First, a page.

Gov. Bill Haslam said he has not had any communication with his close friend Attorney General Herbert Slatery about an upcoming vacancy on the Tennessee Supreme Court, the Associated Press reports. Haslam acknowledged that “there has been a lot of speculation” on whether Slatery will seek to move into the seat, which will be vacant as of Sept. 8 due to Justice Gary Wade’s retirement. Because the attorney general is so close with the governor, other potential candidates may want to wait and see what Slatery decides before submitting an application, the AP suggests. WATE News 6 has more.

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Court of Appeals Overturns 4 Nashville Criminal Cases

Prosecutorial misconduct and errors are behind three of the four recent cases overturned by The Tennessee Supreme Court of Appeals, The Tennessean reports. Legal analysts cited by the newspaper said it was also a large number of cases to be overturned in roughly one month. The cases were State of Tennessee v. Adam Wayne Robinson, State of Tennessee v. Deandre D. Rucker, State of Tennessee v. James Thomas Jr, and State of Tennessee v. Donald W. Higgins, III. The court ordered new trials in three of the cases and threw out the conviction in a child neglect case.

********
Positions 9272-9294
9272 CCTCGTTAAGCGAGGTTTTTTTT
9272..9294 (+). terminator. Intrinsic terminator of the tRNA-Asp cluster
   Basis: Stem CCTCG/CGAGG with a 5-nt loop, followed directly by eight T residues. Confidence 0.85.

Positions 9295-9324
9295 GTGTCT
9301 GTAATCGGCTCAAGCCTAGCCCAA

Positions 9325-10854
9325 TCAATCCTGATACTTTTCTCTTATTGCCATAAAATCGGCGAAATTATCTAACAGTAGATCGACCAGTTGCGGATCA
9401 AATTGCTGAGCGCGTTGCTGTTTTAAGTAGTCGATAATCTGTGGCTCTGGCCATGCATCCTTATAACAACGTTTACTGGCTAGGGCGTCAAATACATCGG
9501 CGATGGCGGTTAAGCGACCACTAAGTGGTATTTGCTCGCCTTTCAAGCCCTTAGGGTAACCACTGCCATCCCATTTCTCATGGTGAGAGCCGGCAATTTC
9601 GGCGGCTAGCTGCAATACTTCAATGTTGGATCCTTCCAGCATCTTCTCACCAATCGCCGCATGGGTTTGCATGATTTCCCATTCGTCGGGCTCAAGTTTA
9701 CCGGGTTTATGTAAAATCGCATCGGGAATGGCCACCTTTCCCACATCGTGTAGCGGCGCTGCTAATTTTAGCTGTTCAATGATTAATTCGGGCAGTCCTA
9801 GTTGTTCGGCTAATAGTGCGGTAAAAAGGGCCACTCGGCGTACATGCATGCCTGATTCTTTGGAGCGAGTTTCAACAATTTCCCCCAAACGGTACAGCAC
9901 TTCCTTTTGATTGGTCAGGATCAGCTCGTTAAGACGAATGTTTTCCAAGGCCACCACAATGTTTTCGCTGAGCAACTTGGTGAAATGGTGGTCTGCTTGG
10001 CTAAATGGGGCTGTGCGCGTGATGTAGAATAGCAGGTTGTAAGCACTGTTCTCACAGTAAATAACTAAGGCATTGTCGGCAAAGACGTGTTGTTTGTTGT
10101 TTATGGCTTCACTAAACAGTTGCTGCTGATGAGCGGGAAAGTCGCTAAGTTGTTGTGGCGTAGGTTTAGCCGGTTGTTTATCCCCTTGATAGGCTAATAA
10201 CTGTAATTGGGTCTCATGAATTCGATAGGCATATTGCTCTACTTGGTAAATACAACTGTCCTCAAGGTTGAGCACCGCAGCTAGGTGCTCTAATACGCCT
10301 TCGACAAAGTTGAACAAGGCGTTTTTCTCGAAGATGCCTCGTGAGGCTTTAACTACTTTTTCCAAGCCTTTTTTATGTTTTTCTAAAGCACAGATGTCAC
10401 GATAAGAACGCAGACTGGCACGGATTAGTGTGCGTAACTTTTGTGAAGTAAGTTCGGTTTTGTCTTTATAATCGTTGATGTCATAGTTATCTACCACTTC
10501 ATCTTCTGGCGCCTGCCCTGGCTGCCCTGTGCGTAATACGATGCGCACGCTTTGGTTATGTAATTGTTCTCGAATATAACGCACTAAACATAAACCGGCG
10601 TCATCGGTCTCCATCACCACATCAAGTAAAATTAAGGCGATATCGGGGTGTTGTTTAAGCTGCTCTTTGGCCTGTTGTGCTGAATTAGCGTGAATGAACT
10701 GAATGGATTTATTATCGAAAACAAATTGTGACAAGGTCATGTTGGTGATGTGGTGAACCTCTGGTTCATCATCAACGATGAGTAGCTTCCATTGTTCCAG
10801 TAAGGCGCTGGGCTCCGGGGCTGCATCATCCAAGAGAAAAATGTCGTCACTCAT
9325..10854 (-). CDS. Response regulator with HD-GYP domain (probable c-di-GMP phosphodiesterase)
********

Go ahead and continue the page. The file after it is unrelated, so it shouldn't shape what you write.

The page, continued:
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TBA: Only Minor Changes Needed in Code of Judicial Conduct

In a comment filed today, the Tennessee Bar Association gave support to four proposed changes to Supreme Court Rule 10 involving judicial conduct, but recommended against a number of other proposals put forth in a report from the Joint Committee of the Tennessee Judicial Conference and the Tennessee Trial Judges Association. In its comment, the TBA said that the court “has adopted some of the most workable, fair and comprehensive set of standards for judicial candidates and judges in the country and should affirm that good work,” rather than adopting many of the proposed changes.

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Comments Sought on Appellate E-Filing Rule